7 Tips To Mentally Prepare For Field Hockey Tournaments

Playing in a tournament often brings about several challenges that are not experienced in your average weekly hockey match.

Check out this video (or read below) for tips on how to be at your best every game in a tournament.


With many possible distractions, unfamiliar or unexpected circumstances surrounding competition events it’s no wonder playing in a tournament requires a higher level of mental power than just turning up to one game every week.

Competing in several games over a shorter time frame, often over 1-2 weeks, can add extra stress on both your body and your mind.

During the tournament there is the added pressure of performing consistently and getting results which means learning to manage your mind and body for maintain optimum levels of mental and physical energy becomes very important.

Add to that the logistics of meeting at the right place, being on time, wearing the right kit, fitting in recovery between games, moving on from past games, etc.

With that in mind, I’ve decided to put together 7 tips for…

How To Mentally Prepare For Field Hockey Tournaments:

1) Clear any potential distractions

Before leaving for a tournament make sure anything that could possibly distract you in your personal life is taken care of prior to leaving for a tournament. For example it could be a school or work situations, kids, uniform, visas, etc…

If there is something that you are not able to resolve then agree to put it aside until you return back. You need as much of your mental energy as possible so you can allow yourself to focus on one thing, which is performing on the field.

2) Leave your thinking brain behind

When it comes to the brain, the way we train and the way we play is different. Our thinking part of the brain is there to analyse and help us learn and improve and that’s why we train.

By the time you step onto to field, you need to put the analysing part of the brain aside and step into the instinctive part of the brain, which reacts a lot quicker and is better suited for decision making in a fast paced sport like hockey.

Transition from a learning mindset into a performance mindset. To do this you need to learn to trust yourself and it’s why you’ve been training for months leading up to the tournament.

3) Take conditions into consideration

Depending on the level you’re playing there may be some factors to consider that may differ from your average weekly game. For example if it’s in another country think about the weather conditions, the kind of turf you may play on, the level of the opposition you will play, times of the day you might play, etc.

Practice as much as you can with these conditions in mind and visualise what it will be like playing at that location, against that opposition, imagining how you would like it to go.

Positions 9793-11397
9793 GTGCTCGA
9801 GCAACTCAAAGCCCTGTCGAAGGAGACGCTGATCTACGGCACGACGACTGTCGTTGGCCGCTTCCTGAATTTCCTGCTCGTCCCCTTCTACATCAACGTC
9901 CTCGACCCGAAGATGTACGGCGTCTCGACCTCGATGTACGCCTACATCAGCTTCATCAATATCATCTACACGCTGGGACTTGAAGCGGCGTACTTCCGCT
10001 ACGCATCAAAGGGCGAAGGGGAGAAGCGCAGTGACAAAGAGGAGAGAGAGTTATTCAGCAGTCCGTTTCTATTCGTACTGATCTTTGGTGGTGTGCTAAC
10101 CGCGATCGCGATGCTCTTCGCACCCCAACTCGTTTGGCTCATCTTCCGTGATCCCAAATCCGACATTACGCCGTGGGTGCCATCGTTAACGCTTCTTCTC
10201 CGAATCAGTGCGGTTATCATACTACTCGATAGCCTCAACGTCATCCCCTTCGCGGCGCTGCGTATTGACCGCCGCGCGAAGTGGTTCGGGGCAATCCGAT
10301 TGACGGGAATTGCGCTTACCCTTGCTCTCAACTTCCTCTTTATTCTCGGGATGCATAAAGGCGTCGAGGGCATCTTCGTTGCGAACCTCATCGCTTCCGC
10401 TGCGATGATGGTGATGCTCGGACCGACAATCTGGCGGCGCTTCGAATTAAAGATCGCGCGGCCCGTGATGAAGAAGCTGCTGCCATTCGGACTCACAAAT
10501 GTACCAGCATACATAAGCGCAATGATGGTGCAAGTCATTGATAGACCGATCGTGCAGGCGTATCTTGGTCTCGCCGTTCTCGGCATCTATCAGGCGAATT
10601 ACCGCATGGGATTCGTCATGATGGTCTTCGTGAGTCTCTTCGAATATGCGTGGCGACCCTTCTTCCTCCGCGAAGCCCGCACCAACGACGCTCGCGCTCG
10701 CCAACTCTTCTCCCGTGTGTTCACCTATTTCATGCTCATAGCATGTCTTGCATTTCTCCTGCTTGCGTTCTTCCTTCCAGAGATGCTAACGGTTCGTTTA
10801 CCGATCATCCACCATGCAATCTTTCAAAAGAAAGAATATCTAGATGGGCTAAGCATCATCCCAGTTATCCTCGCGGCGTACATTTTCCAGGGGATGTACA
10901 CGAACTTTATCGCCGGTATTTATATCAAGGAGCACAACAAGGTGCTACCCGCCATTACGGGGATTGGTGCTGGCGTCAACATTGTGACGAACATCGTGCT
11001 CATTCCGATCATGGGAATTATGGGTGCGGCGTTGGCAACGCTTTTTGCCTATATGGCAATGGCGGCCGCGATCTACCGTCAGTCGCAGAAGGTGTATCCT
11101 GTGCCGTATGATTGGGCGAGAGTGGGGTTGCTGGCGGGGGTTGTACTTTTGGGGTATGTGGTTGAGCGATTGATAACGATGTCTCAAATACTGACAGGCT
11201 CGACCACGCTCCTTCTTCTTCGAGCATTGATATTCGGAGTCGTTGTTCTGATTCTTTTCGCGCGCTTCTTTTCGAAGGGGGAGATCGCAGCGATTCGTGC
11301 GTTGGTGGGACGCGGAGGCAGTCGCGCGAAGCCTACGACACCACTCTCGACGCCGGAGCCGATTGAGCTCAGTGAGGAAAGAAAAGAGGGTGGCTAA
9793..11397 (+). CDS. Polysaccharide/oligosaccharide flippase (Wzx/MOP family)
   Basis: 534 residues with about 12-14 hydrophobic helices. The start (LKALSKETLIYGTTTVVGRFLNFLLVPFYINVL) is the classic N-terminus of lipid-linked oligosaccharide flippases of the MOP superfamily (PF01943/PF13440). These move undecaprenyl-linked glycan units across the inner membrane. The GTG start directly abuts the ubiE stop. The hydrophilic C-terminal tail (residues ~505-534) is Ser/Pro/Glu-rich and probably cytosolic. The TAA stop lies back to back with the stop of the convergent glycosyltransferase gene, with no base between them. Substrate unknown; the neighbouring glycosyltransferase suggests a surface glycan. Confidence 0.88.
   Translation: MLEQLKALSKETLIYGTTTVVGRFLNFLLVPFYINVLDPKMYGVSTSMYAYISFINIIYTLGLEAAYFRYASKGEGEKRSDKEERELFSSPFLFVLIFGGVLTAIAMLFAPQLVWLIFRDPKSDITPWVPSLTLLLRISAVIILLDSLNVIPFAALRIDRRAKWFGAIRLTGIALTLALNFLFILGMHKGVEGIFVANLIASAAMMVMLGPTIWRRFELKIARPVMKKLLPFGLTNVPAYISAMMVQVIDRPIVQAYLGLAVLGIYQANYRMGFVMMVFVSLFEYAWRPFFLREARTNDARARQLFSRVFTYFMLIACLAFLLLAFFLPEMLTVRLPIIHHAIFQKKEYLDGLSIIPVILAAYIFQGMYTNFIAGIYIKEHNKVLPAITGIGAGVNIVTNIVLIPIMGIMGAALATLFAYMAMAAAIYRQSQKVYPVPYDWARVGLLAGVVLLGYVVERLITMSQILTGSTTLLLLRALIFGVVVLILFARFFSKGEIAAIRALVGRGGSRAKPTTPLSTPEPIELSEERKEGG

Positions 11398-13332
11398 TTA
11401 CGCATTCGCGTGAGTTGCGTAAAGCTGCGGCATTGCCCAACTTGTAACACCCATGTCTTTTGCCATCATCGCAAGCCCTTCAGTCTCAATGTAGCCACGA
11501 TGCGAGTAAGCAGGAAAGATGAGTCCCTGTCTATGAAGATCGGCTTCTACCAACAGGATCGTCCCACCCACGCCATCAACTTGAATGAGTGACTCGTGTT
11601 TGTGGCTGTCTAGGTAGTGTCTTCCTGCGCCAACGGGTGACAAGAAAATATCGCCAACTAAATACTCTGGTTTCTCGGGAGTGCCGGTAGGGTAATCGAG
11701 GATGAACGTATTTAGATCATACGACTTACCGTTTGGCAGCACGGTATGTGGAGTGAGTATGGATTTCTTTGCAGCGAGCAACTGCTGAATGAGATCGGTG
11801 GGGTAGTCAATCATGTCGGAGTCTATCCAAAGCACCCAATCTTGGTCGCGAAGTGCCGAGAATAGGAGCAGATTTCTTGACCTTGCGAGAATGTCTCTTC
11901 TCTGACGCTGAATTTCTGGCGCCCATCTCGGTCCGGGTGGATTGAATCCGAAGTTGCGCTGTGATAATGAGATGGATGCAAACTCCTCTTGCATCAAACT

4) Look after yourself

Recovery is vital. You will be likely playing a lot more games than you used to over a shorter space of time so doing what you can to stay fresh is important.

This includes everything from getting your nutrition right, staying hydrated, having icebaths, getting enough sleep, warming up properly, stretching or foam rolling after games and even taking your mind off hockey by having some fun in the little bit of down time you may get.

It is very easy to burnout mentally before the tournament ends, so it’s important to take time to switch off and have the discipline to do the simple things well.

5) Be flexible

Anything can happen in a tournament and you’re often tested most when things aren’t going your way. Don’t expect everything to go according to plan A, be ready to make changes or adjustments if necessary.

The measure of champions is often the ability to cope with and bounce back from unexpected situations that arise.

6) Prepare for each game equally

Take each game as it comes, only focussing on the next game. Never make an assumption that you will beat a team as this often causes complacency. The underdog team is often the most dangerous team to play against because they have nothing to lose.

If you’re playing for an underdog team, don’t defeat yourselves before you’ve started. Imagine how great it would be if you were to cause an upset in the tournament. Remember that the best thing about playing against better opposition is that your standard raises too.

You can use a pre-game routine to get into the right mental state so that you are playing in the zone as often as possible. Develop ways to both increase and decrease your anxiety level depending on how you are feeling on the day.

7) Stay in the present

If your team has a bad result early on in the tournament, it’s very important that you move on from that quickly. Learn from any lessons but don’t get stuck dwelling on the past.

You cannot change what has happened so don’t waste energy focussing on what could have been. Instead direct your focus to what can be done in the present.

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About The Author

Lauren Penny

Lauren is a former International Hockey Player, Performance Coach & Mentor specialising in helping hockey players to be more confident, improve their fitness and perform more consistently to get noticed and reach higher teams.